Getting the tone of the piece is extremely difficult when results go against us. I am only just realising it is just as hard when things have gone gloriously, deliciously right. An hour of juvenile baiting of the neighbours on Twitter is all well and good (and huge fun too), but then that nervous energy that has been expended starts to hit home.
The mind is awash with conflicting thoughts. We must invest in the team this summer so that we don’t find ourselves in this position again. This was the worst Arsenal side of the Wenger years for me, but how do I square the circle that those who have played ten unbeaten Premier League fixtures since the debacle at White Hart Lane had even bigger plums than Jonas Gutierrez finished with today?
At the first whistle today we came out positive, but created little. Bacary Sagna’s best cross in a long time sailed across an empty area. Newcastle found their feet and it is fair to say had the better opportunities to open the scoring. With Per Mertesacker having a rare nervous day we were grateful on more than one occasion to see the leader alongside him, Laurent Koscielny, snuffing out the danger.
Our clearest opportunity was cut short by an erroneous offside flag as Lukas Podolski bore down on Steve Harper, tears still in his eyes after receiving a standing ovation from the Geordie faithful. Newcastle, prompted by the slippery Ben Arfa, were looking a far cry from the team that only escaped the threat of relegation when we beat Wigan.
I don’t know what Arsene says to the team at half-time these days, but he may care to consider giving the same speech an hour earlier. We started the second-half looking much more of a threat. Harper denied Theo Walcott in the opening seconds and seven minutes in was picking the ball out of the back of his net.
The thirty million pound goal, as it is destined to be known, was scored by far and away the outstanding performer on the day. The finish was that of a supreme sniffer of half-chances. Laurent Koscielny’s deft flicked volley brushing Harper’s temple on it’s way into the goal. For a second there was silence, and all eyes turned to the assistant referee. No flag. “YEEEEEEEEEEAAAAAAAAAAAGGGGGH!” The management came to witness the banshee in the flesh. I was doing what passes for a jig these days. Sawdust must have been falling downstairs.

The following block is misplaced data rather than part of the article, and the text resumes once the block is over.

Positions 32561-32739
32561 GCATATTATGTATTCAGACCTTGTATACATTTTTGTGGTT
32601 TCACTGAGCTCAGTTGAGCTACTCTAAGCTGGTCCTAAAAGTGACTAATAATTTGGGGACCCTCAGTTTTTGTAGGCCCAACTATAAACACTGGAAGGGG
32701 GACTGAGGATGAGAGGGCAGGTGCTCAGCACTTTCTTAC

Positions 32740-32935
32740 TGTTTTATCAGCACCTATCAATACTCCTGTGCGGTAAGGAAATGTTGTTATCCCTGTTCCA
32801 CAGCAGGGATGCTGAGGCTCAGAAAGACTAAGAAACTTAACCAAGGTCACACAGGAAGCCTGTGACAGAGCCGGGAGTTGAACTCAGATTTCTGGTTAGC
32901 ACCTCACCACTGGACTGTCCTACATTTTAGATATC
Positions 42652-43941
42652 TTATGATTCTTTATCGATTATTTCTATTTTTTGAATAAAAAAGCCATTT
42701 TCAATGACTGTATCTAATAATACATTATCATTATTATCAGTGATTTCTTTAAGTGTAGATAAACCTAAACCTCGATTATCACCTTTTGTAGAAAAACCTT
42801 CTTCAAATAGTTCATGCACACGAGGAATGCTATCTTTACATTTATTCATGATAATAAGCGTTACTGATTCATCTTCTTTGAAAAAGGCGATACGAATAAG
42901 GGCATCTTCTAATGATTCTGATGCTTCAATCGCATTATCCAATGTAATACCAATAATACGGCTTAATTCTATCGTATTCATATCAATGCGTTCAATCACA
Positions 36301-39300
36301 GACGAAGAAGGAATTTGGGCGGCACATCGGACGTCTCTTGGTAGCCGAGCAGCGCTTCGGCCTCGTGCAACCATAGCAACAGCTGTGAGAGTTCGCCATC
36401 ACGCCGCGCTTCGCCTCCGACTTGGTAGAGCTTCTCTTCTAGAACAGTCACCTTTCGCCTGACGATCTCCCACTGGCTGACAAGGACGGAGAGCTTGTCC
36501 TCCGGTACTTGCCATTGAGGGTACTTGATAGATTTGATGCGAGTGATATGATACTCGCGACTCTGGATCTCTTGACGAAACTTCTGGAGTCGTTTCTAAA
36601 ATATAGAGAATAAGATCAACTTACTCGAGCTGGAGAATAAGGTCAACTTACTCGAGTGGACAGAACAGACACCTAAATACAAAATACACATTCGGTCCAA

Those who visited the drinks just before kick-off will have seen that I had a late back-up punt on 1-0 to the Arsenal. Now all that stood between me and collecting was the longest 38 minutes of my life. By my reckoning the referee added about three hours. A handful of chances were traded and Newcastle ramped up the pressure as the ninety minutes finally officially expired. News that the neighbours had scored didn’t help, so many stings in the tail have there been in recent weeks in the lower leagues.
Then another “it’s up for grabs now” moment. Theo slalomed his way through the thinned ranks of the home defence, goal at his mercy, and hit the post. “NOOOOOOOOOOOOOOOOAAAGH!” The management, fearing the worst, came galloping in again. “They haven’t?”
“No dear, they haven’t”
Finally we took several Kruls over a corner kick and the whistle blew to confirm our top four berth for the sixteenth consecutive year. The immediate reaction, a mixture of relief and elation. Don’t tell me fourth place isn’t important, but neither is it a trophy, I know. Tonight it matters not a jot, and hopefully some will now consider the words of Gary Neville in the aftermath. His praise for what Arsene Wenger achieved once more despite having a net spend of nine million pounds in ten years (or was it the other way round?) was fulsome.
I’m not saying Arsene knows best, or whatever cheap and worthless label some want to apply. He was a Laurent Koscielny goal away from facing justifiable questions about his future. and yet the weakest first-choice eleven he has had to work with battled for him over the closing weeks to deliver what for me was a surprising and welcome achievement.
I would argue we should have splashed a bit more than we have in the last eighteen months, but then again I am itching to see us take advantage of the incredible position we have put ourselves in. To have built that stadium and maintained a place in the top four is commendable, but this summer gives us an opportunity to make a statement about where this club is going.
Nobody, surely, wants that future to include yet more scraps for third and fourth place with one hand tied behind our back.
Today though, it will do.